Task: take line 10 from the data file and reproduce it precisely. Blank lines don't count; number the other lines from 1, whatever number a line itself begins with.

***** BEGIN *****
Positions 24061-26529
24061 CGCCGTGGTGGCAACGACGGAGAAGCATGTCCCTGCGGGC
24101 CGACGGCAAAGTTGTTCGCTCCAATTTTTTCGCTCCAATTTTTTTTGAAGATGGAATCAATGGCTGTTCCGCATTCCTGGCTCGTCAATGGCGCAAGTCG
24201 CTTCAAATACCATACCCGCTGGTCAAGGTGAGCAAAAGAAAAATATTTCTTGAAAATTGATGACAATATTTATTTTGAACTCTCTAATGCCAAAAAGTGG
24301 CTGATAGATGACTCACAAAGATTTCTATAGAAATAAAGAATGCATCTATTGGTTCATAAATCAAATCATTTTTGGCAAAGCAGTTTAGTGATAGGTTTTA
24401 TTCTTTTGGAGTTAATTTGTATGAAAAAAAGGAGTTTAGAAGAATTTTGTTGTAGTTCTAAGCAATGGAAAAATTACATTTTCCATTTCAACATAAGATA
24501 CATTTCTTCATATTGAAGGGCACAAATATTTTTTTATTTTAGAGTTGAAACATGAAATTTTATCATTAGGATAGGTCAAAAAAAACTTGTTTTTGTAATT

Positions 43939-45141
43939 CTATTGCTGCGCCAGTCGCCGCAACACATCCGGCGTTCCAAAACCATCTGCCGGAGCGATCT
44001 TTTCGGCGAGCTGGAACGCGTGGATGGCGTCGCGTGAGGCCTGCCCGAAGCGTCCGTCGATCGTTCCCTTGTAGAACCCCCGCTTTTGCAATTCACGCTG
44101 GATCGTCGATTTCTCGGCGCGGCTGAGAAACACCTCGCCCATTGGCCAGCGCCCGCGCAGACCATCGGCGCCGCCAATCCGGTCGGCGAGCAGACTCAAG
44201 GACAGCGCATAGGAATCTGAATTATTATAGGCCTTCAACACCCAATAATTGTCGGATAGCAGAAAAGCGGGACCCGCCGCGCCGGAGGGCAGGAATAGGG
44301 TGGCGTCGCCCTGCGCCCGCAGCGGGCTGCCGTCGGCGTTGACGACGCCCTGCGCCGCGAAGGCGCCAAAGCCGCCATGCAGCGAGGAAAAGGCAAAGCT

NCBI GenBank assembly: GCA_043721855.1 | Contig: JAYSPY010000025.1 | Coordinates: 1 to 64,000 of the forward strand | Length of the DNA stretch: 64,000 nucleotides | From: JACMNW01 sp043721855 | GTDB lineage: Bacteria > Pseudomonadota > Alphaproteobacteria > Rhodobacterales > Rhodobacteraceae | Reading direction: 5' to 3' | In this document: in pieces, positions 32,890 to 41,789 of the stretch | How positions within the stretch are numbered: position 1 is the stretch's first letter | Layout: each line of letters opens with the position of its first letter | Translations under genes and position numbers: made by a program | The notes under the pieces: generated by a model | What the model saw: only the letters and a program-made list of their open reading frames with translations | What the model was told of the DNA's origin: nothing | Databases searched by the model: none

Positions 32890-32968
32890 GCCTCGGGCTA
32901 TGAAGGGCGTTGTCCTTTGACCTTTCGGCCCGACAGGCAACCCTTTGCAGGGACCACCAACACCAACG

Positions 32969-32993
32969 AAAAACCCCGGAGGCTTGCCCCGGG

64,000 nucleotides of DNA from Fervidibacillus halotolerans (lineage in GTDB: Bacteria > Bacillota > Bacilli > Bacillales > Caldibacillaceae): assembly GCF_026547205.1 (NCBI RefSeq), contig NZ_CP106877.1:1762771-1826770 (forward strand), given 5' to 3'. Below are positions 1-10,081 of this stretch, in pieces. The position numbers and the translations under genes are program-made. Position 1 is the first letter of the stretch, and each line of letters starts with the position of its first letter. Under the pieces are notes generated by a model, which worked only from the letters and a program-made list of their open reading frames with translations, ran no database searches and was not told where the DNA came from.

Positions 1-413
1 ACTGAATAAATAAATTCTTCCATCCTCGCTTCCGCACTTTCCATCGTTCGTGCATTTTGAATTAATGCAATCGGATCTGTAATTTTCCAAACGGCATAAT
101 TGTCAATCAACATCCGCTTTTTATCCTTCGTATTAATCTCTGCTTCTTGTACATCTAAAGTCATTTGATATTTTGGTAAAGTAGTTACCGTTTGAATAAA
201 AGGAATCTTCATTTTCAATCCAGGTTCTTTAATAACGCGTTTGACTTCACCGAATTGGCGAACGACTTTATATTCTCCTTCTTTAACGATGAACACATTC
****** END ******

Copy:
44001 TTTCGGCGAGCTGGAACGCGTGGATGGCGTCGCGTGAGGCCTGCCCGAAGCGTCCGTCGATCGTTCCCTTGTAGAACCCCCGCTTTTGCAATTCACGCTG